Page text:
Audi’s Self-Driving A7 Prototype Offers Advanced Capabilities Jan29


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Audi’s Self-Driving A7 Prototype Offers Advanced Capabilities

Image via Flickr by Ô tô Bình Dương

Image via Flickr by Ô tô Bình Dương

The annual Consumer Electronic Show in Las Vegas each January is the place where cell phone manufacturers, chip makers, and car companies display their newest innovations to an eager public. German auto company Audi has maintained a presence there for several years, showcasing nifty gadgets like the in-car tablet computer and fully digital gauge cluster, and its Piloted Driving technology.

At this year’s show, however, Audi kicked it up a notch with its 2015 A7 prototype, demonstrating autonomous driving capability years ahead of its competitors.

Wowing press and visitors alike, the A7 piloted its way from Silicon Valley to the Vegas event, a 550-mile journey across the desert, reaching maximum speeds of 70 mph, a feat never seen before. To further drive excitement, Audi gave reporters the opportunity to come along for the ride, offering 100-mile trips, so the journalists could experience the high-speed driving technology first-hand. With this new A7 prototype, Audi appears to have conquered one of the major hurdles in its Piloted Driving program: speed. Last year’s A6 prototype had a maximum operating speed of just 45 mph, making it unsuitable for the open road.

How Audi’s Piloted Driving Works

The A7 Piloted Driving prototype, which Audi calls “Jack,” comes with an amazing array of electronic devices, including 20 mid-range and long-range sensors, in grill laser scanner, side-facing radar sensors mounted front and rear, side-mounted blind spot sensors, front-mounted 3D video camera (plus four other strategically placed cameras), and real-time GPS mapping, shared with the adaptive cruise control. These devices and technologies work together to give the A7’s computer brain a 360-degree view of the vehicle and everything around it.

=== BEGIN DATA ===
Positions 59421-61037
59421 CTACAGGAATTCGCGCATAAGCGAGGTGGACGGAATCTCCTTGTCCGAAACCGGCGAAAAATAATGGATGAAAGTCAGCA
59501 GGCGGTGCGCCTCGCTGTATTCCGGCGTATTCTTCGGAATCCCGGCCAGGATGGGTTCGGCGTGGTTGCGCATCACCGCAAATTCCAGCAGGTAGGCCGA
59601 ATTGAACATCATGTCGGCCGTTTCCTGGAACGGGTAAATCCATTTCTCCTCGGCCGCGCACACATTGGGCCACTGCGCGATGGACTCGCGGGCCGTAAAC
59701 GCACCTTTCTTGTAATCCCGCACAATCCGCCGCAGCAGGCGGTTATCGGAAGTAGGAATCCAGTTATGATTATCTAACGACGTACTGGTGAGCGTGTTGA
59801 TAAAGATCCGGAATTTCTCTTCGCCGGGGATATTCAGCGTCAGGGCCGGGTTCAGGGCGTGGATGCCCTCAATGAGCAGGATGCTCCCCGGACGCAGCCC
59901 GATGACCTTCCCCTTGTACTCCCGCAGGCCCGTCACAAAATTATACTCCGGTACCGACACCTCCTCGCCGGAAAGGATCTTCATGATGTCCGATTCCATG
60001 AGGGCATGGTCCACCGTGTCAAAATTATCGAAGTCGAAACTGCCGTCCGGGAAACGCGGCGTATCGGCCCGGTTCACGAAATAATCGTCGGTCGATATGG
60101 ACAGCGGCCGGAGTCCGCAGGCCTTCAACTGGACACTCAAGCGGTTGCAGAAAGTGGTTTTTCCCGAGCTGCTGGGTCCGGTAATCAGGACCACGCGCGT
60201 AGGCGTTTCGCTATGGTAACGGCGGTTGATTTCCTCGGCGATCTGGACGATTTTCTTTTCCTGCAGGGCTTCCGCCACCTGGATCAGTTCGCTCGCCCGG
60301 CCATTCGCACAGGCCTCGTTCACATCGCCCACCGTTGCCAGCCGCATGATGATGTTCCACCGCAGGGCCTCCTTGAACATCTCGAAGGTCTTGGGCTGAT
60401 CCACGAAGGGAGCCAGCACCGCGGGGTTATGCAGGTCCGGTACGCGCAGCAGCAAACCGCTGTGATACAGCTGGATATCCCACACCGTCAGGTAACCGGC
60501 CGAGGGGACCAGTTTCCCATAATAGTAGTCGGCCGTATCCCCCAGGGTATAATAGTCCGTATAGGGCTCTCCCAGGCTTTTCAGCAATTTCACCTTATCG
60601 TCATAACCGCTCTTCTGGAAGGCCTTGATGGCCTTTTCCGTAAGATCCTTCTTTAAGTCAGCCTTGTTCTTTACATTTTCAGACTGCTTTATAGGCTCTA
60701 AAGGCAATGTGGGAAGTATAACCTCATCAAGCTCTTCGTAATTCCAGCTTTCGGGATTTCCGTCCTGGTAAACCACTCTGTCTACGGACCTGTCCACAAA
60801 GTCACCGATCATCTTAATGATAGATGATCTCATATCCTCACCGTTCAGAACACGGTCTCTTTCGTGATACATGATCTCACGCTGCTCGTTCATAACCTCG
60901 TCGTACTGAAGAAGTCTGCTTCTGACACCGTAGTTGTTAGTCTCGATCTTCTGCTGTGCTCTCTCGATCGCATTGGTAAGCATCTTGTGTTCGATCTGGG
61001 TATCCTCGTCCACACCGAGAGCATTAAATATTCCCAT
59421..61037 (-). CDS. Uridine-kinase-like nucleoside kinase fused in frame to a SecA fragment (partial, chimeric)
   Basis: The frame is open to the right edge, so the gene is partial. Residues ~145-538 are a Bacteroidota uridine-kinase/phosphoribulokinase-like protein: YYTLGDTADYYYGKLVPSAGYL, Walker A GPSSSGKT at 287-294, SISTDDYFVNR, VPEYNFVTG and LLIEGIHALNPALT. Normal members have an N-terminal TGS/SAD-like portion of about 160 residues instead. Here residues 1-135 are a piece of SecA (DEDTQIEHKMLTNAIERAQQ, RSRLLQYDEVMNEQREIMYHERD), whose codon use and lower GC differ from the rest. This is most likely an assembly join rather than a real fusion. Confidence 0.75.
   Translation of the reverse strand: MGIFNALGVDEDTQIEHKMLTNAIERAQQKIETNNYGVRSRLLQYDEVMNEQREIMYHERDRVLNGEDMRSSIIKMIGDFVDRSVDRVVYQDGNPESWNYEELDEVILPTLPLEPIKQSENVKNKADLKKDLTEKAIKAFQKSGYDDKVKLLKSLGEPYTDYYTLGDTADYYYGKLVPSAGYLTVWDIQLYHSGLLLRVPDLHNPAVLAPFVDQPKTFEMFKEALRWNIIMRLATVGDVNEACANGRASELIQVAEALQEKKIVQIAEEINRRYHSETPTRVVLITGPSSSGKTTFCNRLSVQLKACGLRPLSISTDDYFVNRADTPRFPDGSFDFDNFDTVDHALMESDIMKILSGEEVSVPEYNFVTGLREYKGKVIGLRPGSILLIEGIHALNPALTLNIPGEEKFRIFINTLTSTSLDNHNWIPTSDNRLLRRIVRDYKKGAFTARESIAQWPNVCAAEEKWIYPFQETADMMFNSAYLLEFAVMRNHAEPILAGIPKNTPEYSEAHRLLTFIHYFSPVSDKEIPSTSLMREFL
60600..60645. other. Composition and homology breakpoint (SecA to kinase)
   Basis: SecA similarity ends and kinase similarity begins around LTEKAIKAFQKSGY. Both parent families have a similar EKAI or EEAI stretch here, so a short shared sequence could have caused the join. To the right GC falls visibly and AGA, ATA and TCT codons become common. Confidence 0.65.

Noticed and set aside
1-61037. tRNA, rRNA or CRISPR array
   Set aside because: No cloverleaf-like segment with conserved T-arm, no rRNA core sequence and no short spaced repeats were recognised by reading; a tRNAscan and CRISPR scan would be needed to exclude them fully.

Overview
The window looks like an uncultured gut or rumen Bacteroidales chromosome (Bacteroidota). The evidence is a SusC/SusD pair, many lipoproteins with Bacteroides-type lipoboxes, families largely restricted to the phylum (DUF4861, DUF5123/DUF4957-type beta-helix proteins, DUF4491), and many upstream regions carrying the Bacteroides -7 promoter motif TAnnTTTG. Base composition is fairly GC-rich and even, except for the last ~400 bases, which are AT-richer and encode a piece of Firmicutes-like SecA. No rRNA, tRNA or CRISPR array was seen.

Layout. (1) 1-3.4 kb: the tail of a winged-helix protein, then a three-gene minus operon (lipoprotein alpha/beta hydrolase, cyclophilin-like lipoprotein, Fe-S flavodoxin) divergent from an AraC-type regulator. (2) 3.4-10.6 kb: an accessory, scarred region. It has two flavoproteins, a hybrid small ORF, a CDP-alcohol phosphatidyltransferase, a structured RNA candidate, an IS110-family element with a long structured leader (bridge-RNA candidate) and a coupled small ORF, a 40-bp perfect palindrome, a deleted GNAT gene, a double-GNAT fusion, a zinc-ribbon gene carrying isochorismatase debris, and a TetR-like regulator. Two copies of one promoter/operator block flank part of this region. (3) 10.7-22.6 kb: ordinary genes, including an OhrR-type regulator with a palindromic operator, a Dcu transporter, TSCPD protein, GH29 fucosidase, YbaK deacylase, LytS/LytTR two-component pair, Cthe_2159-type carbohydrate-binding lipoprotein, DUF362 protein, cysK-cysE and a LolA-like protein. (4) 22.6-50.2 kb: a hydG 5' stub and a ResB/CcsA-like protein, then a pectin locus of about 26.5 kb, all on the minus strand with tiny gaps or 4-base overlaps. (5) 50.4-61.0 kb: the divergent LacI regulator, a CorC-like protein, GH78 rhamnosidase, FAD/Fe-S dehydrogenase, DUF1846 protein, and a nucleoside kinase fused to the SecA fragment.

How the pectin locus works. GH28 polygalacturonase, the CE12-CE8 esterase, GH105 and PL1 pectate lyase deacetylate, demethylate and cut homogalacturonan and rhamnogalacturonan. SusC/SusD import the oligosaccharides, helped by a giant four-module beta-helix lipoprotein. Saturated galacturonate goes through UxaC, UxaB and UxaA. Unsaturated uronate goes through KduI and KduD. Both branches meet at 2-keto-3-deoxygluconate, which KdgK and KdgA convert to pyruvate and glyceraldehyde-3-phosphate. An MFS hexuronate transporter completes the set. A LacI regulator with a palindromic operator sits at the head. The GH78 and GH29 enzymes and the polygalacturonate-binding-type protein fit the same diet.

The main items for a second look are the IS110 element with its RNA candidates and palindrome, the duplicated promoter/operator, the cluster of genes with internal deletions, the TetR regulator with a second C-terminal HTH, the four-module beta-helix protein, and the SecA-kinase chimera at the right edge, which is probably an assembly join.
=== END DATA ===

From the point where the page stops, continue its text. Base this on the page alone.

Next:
Of course, there are limits to existing Piloted Driving technology. The A7 is only safe for highway driving at the moment. Urban driving factors such as stop lights and stop signs are still beyond the car’s capabilities. When the car decides it is no longer safe to use Piloted Driving, it signals the driver by flashing a series of lights at the base of the car’s windshield, sounding an audio alert, and displaying a dashboard warning message. If the driver doesn’t respond, the car pulls itself over and comes to a stop.

The Future of Autonomous Driving

Nearly all auto manufacturers currently sell vehicles with some elements of autonomous technology such as adaptive cruise control or lane change monitoring. Tesla predicts it will have a 90 percent autonomous vehicle in 2015. States such as California and Michigan are embracing the technology and passed legislation allowing testing of autonomous vehicles on public roads and highways. Audi, Tesla, and Mercedes-Benz are a few manufacturers that are already testing these vehicles in California.

According to most experts, however, fully autonomous driving is years away. Audi is not planning to release the A7 prototype displayed at this year’s Consumer Electronic Show until “the next decade,” according to company executives. Which is probably a good thing, since the technology isn’t legal for general consumption yet in most states.